University of Alaska faculty union files unfair labor practice complaint

People in red stand in a line outside, holding sings that say "UNAC Faculty: an investment in Alaska"
University of Alaska faculty members and supporters hold a rally in front of the Alaska State Capitol on June 22, 2022. On Monday, the University of Alaska faculty union filed an unfair labor practice complaint against the University of Alaska administration. (Lisa Phu/Alaska Beacon)

The University of Alaska faculty union filed an unfair labor practice complaint against the University of Alaska administration on Monday. The two parties have been negotiating a new faculty contract for the past year.

The complaint, filed with the Alaska Labor Relations Agency, alleges the university administration unlawfully declared an impasse, illegally implemented its “best and final offer” and engaged in direct bargaining with the faculty through email updates, bypassing the negotiation team.

“We really didn’t want to go this path because it delays everything by several months. It is expensive for both parties and adds stress to our faculty when they realized that a new contract will not be in place for an extended period of time,” said Abel Bult-Ito, professor of neurobiology and neurophysiology at the University of Alaska Fairbanks, and president of the faculty union.

“It’s not good for anyone, but the university administration has been so unreasonable that we just have to follow this path,” he said.

The union has previously said filing an unfair labor practice complaint was an option, but delayed doing so to prevent escalating the situation, Bult-Ito said. At this point, though, the administration continues to drag out the mediation process.

“And so we want to increase the pressure on the university. They violated the law and that needs to be addressed,” he said.

Associate vice president of public affairs Robbie Graham, speaking on behalf of the administration, said the university administration is aware of the filing and is reviewing it.

“However, the university firmly believes that it has been bargaining in good faith from the earliest days of negotiations, and will continue to do so. Our public statements have been factual, providing appropriate transparency about the negotiations to the university community,” she said. 

Graham said the university will respond to the United Academics filing.

Salary concession

The two parties last met Aug. 22 in mediation. At that time, the administration did not accept the faculty union’s latest proposed contract and, instead, responded with another offer, which is confidential.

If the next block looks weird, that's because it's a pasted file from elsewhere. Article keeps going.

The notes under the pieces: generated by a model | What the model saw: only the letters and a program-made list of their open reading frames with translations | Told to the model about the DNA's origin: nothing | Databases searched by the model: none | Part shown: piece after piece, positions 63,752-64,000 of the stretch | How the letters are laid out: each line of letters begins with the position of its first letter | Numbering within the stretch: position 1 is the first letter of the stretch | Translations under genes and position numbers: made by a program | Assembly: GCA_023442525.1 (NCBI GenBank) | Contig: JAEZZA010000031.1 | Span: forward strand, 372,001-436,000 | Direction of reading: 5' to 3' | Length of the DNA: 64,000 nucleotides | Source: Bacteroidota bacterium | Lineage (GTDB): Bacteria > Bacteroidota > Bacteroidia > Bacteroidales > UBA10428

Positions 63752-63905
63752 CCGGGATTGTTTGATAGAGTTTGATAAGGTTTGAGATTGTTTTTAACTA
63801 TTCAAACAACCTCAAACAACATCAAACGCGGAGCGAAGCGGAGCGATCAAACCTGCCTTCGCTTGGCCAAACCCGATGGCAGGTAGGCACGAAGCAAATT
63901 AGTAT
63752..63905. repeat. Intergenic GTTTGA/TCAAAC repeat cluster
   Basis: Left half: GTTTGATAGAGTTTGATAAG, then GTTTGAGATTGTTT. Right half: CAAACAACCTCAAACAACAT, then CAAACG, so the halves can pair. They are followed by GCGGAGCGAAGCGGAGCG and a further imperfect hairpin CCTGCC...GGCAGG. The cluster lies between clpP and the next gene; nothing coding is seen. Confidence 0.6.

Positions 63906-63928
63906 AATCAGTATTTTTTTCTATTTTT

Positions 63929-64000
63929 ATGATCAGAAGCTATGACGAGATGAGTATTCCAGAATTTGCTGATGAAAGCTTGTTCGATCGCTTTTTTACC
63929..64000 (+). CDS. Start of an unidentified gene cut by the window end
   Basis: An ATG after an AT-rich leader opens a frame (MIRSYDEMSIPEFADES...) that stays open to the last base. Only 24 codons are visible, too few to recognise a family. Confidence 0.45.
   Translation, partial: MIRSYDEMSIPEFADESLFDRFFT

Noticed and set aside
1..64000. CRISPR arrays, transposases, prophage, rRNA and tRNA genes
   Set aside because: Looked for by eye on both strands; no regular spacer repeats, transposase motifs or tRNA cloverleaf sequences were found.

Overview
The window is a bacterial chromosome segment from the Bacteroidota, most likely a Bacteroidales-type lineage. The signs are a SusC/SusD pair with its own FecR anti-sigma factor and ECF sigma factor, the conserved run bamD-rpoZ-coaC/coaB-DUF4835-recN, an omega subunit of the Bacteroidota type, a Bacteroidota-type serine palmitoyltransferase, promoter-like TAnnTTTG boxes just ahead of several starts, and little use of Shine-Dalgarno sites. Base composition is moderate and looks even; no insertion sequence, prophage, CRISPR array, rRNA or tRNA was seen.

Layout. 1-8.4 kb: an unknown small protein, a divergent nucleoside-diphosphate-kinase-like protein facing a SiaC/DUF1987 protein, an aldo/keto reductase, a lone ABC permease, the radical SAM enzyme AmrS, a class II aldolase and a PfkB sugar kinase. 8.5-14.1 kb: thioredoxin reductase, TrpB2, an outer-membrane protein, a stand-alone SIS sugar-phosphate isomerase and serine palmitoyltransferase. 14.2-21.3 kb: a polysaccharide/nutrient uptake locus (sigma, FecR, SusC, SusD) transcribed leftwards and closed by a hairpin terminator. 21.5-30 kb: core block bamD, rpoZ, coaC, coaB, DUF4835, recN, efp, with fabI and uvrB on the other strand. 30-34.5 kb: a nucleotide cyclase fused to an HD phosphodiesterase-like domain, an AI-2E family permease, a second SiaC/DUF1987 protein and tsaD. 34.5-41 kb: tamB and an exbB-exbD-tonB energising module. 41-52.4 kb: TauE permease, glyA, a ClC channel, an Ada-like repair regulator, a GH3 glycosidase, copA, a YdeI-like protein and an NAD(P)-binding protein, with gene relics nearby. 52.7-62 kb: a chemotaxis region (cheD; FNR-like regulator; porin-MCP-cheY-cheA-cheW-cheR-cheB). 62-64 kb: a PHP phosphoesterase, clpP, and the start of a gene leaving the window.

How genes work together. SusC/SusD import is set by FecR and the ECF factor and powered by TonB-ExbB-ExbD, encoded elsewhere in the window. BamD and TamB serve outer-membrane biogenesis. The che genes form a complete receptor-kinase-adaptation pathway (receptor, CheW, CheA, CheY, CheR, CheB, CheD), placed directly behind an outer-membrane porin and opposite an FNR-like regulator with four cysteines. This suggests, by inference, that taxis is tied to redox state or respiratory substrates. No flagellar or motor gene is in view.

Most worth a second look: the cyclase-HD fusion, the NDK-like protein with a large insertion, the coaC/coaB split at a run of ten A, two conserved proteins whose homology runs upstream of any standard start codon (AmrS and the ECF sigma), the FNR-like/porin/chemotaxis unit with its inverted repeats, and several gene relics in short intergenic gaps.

In the union’s latest contract proposal, the union made a concession by accepting the administration’s most recent compensation offer – increases of 3%, 2.75% and 2.5% over three years, which is slightly up from the original “best and final offer.”

The union originally asked for salary increases of 5%, between 3% and 7%, and between 3% and 6% over three years, with the latter two years’ increases determined by the consumer price index. 

The roughly 1,000 faculty union members have received one 1% increase over the past six years.

The two parties also disagreed on non-monetary issues regarding disciplinary procedures, academic freedom issues and inclusion of all bargaining unit members in all elements of the contract.

Alaska Labor Relations Agency process

Following an unfair labor practice complaint being filed, an Alaska Labor Relations Agency hearing officer will conduct an investigation and issue findings.

If the hearing officer finds that there is no probable cause to believe that an unfair labor practice occurred, then the officer will issue findings saying that and the case would be dismissed. A party has the option to appeal that decision to the board.

If the hearing officer finds there is probable cause to believe that an unfair labor practice occurred, then it would get referred to the board and the board would conduct a full hearing. After that, the board issues a decision that would determine whether an unfair labor practice had occurred and what the remedy is.

While this process plays out, the two parties can still reach an agreement. The two parties have another mediation session scheduled on Aug. 31. United Academics intends to participate despite filing the complaint.

“Absolutely,” said Bult-Ito. “We have and always will be bargaining in good faith, and we still want to get a joint agreement with the University. But this is one of the things that we can do to address the illegal conduct by the university administration.”

The university administration plans to be there as well, Graham said. “The university is committed to the mediation process with the expectation of finding common ground with the faculty union on the remaining issues.”

Alaska Beacon is part of States Newsroom, a network of news bureaus supported by grants and a coalition of donors as a 501c(3) public charity. Alaska Beacon maintains editorial independence. Contact Editor Andrew Kitchenman for questions: Follow Alaska Beacon on Facebook and Twitter.

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